On 64. Qa1+, the interpostion Bb1 comes with check.

So Korchnoi could have queened the pawn. On the other hand, his presumed oversight only forced him to play one more move.

Premium Chessgames Member
  perfidious: So he could--completely overlooked that! (laughs)
Premium Chessgames Member
  Fusilli: <perfidious: So he could--completely overlooked that! (laughs)> It's a little hidden from view!

How do you pronounce Grefe? As in grief? As in ref but with a g? Something else?

May-29-20  Granny O Doul: As in grief. Years ago Chess Life ran a tournament report with this helpful bit: "John Grefe (pronounced--forget it)". I took this to mean it was too complicated to get into, so I was somewhat disappointed when I finally learned, but at least it was nice not to have to wonder any more.
Premium Chessgames Member
  perfidious: The Soviets pronounced it gre-feh.
Premium Chessgames Member
  andrewjsacks: This is a remarkably interesting game.
Premium Chessgames Member
  al wazir: I don't get the sense that black was winning until moves 47 and 54, when white gave up two ♙s -- needlessly, as it seems to me.
Premium Chessgames Member
  An Englishman: Good Evening: Fun fact--Lone Pine 1979 awarded two brilliancy prizes *per round,* and this game didn't receive one.
Jun-04-20  thegoldenband: I found a newspaper article that says Grefe did indeed pronounce his name "grief":

Technically it says "Grefe pronounces his name to rhyme with 'grief'", but apparently homophones don't rhyme.

Jun-04-20  scormus: Amazing contest, Korchnoi gave a masterclass demonstration of sustained positional play. As well as remarkable vision in the opening.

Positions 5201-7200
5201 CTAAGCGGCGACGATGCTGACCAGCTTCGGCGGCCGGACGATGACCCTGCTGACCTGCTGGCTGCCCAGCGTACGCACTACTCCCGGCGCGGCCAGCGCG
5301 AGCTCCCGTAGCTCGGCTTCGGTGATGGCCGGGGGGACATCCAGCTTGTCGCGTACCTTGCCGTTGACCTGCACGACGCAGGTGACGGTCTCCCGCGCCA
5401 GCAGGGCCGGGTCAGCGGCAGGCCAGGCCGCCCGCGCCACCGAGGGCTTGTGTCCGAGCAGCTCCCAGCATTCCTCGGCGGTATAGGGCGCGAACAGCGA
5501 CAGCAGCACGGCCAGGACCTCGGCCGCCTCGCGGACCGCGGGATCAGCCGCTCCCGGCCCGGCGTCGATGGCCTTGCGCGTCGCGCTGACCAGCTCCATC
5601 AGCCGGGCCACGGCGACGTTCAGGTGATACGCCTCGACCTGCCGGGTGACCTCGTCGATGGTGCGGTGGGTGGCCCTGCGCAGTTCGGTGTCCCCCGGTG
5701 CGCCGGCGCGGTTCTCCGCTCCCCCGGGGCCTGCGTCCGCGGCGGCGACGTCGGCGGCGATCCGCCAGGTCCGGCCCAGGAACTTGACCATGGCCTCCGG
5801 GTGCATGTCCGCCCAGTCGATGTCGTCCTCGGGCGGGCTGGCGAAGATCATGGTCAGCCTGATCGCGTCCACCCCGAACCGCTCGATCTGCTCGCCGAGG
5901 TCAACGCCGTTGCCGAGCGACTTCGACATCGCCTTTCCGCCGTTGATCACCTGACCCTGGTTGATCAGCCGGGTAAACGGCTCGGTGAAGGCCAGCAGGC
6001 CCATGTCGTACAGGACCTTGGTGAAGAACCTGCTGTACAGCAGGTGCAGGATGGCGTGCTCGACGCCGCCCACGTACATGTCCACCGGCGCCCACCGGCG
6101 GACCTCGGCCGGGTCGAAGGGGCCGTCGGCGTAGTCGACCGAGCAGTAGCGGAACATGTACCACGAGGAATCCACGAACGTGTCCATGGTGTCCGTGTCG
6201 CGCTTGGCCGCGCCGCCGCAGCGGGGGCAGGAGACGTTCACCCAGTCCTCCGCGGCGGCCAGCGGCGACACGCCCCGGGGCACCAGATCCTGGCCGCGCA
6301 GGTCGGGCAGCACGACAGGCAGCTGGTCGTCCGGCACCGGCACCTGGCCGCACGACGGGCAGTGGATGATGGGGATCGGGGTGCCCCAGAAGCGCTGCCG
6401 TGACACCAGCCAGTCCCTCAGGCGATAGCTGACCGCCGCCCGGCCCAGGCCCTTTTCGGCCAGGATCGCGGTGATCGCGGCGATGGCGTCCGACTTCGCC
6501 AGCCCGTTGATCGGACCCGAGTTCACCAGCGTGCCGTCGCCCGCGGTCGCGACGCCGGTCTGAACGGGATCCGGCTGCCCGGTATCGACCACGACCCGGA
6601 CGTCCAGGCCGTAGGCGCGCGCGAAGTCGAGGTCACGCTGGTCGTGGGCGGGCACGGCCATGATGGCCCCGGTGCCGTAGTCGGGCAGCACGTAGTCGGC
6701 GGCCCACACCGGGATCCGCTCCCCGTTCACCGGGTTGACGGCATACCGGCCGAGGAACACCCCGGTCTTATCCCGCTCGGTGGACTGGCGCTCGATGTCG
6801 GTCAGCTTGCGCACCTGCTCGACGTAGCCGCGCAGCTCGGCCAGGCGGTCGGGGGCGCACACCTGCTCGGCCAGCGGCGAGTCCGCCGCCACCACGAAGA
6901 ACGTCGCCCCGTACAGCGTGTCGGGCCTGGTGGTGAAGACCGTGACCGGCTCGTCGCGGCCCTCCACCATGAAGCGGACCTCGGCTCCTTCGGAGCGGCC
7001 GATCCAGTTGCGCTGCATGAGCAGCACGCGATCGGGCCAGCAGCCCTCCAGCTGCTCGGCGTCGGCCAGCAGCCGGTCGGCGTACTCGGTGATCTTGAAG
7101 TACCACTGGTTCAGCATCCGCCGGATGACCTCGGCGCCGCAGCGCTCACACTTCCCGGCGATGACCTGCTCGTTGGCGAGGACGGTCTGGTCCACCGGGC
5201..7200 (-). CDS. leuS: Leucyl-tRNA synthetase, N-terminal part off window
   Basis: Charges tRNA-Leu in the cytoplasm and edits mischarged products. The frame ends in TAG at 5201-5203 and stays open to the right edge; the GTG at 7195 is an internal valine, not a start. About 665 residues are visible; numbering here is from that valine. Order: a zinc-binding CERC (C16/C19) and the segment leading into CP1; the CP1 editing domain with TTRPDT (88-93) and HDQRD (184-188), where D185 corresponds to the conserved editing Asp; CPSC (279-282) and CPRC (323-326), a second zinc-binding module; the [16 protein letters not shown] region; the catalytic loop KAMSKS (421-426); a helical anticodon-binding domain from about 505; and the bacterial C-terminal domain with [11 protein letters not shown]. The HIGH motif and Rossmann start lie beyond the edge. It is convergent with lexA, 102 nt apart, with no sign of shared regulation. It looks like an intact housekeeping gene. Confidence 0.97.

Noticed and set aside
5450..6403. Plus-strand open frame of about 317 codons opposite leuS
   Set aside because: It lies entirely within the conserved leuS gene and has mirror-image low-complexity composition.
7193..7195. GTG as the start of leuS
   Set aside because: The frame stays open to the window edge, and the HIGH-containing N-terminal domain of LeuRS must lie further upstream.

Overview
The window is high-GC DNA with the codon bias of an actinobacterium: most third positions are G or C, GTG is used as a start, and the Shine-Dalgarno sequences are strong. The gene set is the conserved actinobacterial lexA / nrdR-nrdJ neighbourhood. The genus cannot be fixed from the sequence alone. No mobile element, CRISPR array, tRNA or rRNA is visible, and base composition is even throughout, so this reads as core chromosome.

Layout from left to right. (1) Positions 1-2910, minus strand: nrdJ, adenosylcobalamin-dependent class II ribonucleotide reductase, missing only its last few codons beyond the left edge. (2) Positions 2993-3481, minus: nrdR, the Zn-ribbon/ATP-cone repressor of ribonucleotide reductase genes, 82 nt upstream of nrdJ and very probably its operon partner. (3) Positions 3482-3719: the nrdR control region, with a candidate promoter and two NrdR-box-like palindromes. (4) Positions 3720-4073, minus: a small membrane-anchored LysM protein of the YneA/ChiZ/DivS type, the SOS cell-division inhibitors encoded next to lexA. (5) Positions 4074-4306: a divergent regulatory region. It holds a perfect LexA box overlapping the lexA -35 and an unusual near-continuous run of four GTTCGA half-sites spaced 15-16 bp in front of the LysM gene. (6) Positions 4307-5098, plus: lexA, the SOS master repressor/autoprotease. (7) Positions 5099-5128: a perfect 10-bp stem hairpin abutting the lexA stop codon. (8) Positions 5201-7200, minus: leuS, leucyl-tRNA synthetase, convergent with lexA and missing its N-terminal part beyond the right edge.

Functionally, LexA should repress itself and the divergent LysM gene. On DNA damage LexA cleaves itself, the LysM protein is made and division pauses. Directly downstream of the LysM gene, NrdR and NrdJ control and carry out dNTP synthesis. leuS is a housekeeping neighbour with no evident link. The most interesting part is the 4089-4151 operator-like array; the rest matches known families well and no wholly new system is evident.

< An Englishman> Incredible that this game didn't get a brilliancy prize.

<patzerboy> excellent summary. I'd also been wondering where the book ended

Jun-04-20  morfishine: Cool game

Korchnoi is a French expert, so the defining lines of 'book' become blurred in the hands of such an aficionado

Jun-04-20  Brenin: One of the most difficult situations for me to judge or to play is the battle between Q and R+B or N. In today's POTD <Morozevich vs H Hamdouchi> the pieces, aided by back-rank mating threats and a passed pawn, immediately overwhelm her majesty, but here it's guerrilla warfare for over 50 moves, with Korchnoi masterfully restricting her movements until almost the end, when the advanced f pawn is decisive.
Jun-04-20  Ironmanth: Enjoyed this protracted fight. Was always a fan of John Grefe in the 70's; sad to see him pass in 2013. RIP to both these fine players. Stay safe out there, all!
Jun-04-20  jith1207: Good matching pattern in today's <GOTD> & <POTD>.

The <Moro> game though was Q+B Vs R+B+N+advanced Passed Pawn+Back Rank mating threat, which was too much to bear.